Editors' ChoiceTuberculosis

Understanding Drug Resistance in Tuberculosis

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Science Translational Medicine  18 Nov 2009:
Vol. 1, Issue 7, pp. 7ec27
DOI: 10.1126/scitranslmed.3000610

Tuberculosis (TB) is among the world's deadliest diseases. According to the World Health Organization, it resulted in nearly 1.8 million deaths worldwide in 2007. Caused by the bacterium Mycobacterium tuberculosis, TB is generally curable with anti-TB drugs. Because of misuse or mismanagement of these drugs, however, multidrug-resistant strains of TB have emerged that require extended treatment with second-line anti-TB drugs like kanamycin and amikacin. Extensively drug-resistant TB is also resistant to one or both of these second-line drugs, further limiting effective treatment options. Knowledge of the drug-resistance profile of a patient’s particular bacterial isolate can aid in the choice of drugs and help prevent additional drug resistances from arising. Especially in developing countries where culture facilities are limited, diagnosis of an isolate's resistance profile with molecular biological techniques is a useful approach, but relatively little is known about the molecular basis of resistance to second-line anti-TB drugs. To gain a better understanding of this issue, Zaunbrecher et al. sought to determine the mechanism of low-level kanamycin resistance in M. tuberculosis. These researchers identified mutations in the promoter region of the eis gene, which increase Eis protein levels, conferring resistance to kanamycin. The mutations were present in 80% of the clinical isolates with low-level kanamycin resistance analyzed in this study. Although it is often assumed that isolates that are resistant to kanamycin are also resistant to amikacin, the eis promoter mutations did not confer resistance to amikacin. Thus, the presence of eis mutations might help identify strains that could be usefully treated with amikacin.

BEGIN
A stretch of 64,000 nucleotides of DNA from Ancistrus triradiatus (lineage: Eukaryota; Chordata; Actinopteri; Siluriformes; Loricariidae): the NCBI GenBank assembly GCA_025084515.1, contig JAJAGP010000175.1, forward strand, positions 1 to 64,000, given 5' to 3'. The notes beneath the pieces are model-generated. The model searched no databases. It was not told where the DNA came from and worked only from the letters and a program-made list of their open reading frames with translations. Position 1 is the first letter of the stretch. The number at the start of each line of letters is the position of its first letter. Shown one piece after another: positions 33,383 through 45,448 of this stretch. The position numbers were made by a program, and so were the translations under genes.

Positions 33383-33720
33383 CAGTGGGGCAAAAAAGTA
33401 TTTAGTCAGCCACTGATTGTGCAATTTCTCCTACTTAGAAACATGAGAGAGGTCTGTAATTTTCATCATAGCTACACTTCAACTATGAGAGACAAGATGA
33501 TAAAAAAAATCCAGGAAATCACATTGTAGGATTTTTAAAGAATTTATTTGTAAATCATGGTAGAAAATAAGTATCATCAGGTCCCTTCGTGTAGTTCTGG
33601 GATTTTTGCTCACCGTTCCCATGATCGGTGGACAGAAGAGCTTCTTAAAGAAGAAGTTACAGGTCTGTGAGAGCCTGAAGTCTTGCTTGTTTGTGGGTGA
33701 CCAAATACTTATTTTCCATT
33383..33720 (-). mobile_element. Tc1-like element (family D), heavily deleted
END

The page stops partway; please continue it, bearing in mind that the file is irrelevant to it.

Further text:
M. A. Zaunbrecher et al., Overexpression of the chromosomally encoded aminoglycoside acetytransferase eis confers kanamycin resistance in Mycobacterium tuberculosis. Proc. Nat. Acad. Sci. U.S.A. 11 November 2009 (10.1073/pnas.0907925106) [Full Text]

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